Split Eggs ?

Discussion in 'General breed discussions & FAQ' started by Crower, Feb 20, 2011.

  1. Crower

    Crower Out Of The Brooder

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    Jan 8, 2011
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    If you take split eggs and hatch them out. Then if you take the hens from that hatch and breed them to a purebreed roo. Will your offspring be purebreed ? Thanks for your knowledge ....Crower...
     
  2. FireTigeris

    FireTigeris Tyger! Tyger! burning bright

    Split like mixed?

    then no- that only gets approx as much as 75% 'pure' genes but as low as 51% depending on how the genes mixed.

    Split as in color, yes they would be pure if the parents were pure. Just a different color type.
     
  3. Ridgerunner

    Ridgerunner Chicken Obsessed

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    Feb 2, 2009
    Northwest Arkansas
    By split, I assume you mean two different breeds.

    Genetically, no matter what the offspring looks like, a chicken from a cross of two breeds will not produce purebred chickens. There will be genes hiding in there that will not necessarily breed true. If you breed the offspring of the cross hen and purebred rooster to other offspring of that mix, they will certainly not breed true. It depends on what the cross is, but you would often be surprised at the colors and patterns that show up. Conformation enters into it too.

    There is no genetic test to determine a purebreed chicken. All the breeds were developed from other existing breeds or sports of these, so they hold genes in common.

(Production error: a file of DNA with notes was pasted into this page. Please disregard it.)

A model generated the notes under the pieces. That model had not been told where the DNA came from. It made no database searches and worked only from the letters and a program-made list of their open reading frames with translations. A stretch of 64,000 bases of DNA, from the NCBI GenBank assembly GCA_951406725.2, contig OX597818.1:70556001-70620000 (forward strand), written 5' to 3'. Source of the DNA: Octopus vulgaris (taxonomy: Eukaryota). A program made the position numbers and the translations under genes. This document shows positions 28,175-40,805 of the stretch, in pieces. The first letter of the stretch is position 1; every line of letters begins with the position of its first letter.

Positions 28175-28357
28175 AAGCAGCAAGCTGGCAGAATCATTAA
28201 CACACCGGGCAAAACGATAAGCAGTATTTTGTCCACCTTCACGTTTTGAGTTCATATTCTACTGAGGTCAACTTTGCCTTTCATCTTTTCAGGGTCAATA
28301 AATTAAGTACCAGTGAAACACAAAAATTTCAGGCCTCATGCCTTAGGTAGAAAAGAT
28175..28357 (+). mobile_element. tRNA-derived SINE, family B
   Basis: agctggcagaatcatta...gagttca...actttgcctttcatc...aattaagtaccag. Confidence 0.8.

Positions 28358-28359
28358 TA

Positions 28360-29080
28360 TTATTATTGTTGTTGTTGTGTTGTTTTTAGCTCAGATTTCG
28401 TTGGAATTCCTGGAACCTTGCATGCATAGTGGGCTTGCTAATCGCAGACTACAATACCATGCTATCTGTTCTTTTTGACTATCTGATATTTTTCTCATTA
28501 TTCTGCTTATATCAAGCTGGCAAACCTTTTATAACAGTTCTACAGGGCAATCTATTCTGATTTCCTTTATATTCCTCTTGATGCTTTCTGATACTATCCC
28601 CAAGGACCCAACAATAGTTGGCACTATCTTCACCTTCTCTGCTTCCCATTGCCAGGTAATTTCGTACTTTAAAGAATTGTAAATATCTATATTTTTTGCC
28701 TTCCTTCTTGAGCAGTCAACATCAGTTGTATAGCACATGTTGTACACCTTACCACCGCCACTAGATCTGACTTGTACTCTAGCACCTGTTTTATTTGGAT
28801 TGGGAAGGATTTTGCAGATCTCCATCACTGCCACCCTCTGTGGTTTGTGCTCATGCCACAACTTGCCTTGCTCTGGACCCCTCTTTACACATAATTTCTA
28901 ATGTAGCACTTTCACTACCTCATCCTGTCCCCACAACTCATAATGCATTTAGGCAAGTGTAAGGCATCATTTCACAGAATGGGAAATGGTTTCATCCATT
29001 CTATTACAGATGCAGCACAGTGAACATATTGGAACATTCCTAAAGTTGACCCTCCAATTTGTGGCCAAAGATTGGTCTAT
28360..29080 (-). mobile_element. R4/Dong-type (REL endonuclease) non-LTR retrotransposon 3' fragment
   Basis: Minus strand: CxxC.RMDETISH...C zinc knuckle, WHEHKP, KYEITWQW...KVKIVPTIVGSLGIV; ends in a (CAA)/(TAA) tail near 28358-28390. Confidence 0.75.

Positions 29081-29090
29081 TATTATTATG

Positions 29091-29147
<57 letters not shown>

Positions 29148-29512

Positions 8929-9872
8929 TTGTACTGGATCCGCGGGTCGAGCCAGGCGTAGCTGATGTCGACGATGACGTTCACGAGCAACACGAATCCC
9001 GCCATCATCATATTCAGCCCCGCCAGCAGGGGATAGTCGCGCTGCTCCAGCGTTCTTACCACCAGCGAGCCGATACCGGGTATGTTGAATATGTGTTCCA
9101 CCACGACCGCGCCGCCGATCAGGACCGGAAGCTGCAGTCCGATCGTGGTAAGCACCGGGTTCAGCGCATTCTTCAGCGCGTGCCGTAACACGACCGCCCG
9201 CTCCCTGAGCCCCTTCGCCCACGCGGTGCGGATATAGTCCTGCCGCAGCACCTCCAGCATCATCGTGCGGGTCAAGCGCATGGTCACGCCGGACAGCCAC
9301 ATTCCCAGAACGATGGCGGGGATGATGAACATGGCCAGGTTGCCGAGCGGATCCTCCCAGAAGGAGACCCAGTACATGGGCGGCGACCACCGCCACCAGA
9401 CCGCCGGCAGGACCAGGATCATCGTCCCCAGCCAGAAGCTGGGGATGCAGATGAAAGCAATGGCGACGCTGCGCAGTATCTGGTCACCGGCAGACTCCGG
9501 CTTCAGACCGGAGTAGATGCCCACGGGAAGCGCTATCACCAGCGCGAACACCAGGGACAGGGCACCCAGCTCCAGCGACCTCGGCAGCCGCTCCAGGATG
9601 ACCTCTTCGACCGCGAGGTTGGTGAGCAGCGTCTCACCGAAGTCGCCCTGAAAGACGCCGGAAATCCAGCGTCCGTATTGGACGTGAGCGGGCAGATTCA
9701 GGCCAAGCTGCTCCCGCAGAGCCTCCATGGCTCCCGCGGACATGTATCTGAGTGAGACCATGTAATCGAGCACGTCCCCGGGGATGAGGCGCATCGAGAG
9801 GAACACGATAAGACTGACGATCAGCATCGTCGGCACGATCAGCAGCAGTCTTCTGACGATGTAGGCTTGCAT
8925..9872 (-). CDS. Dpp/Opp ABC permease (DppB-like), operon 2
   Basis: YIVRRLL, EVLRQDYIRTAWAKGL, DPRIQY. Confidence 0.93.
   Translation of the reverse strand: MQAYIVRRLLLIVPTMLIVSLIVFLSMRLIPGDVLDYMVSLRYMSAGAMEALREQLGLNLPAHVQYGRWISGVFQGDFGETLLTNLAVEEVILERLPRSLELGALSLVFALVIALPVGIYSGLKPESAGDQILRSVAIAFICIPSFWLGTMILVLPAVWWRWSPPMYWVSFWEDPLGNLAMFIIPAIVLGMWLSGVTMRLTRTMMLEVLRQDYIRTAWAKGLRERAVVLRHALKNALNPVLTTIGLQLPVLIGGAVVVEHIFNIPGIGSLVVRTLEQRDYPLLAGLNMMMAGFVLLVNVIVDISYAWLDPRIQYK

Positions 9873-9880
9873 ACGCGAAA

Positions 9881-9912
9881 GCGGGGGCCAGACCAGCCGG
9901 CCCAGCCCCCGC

What somewhat complicates it is that there is no genetic testing at shows to determine breed. If a chicken meets the SOP for a certain breed, it can be entered in that breed. There are a lot of things that go into it besides colors and patterns. I'll just mention comb type and number of toes. There are others. It is not that unusual for good breeders that win ribbons at shows to introduce a different color or breed to his/her line to correct something that does not conform to the SOP. Through careful selection of the breeding stock, that trait gets set in his/her line and eventually, when the birds consistently breed true, they are again considered purebred. Not every chicken that wins a nice prize is a true purebred.

    In a post a while back someone mentioned entering a cross into a chicken show in the New Hampshire category. As I remember it, there was not any New Hampshire blood in that chicken. I could be wrong about that, but it was definitely a cross. It did not win, but it was close enough to the standard to not get disqualified. I assume the judge was competent.
     

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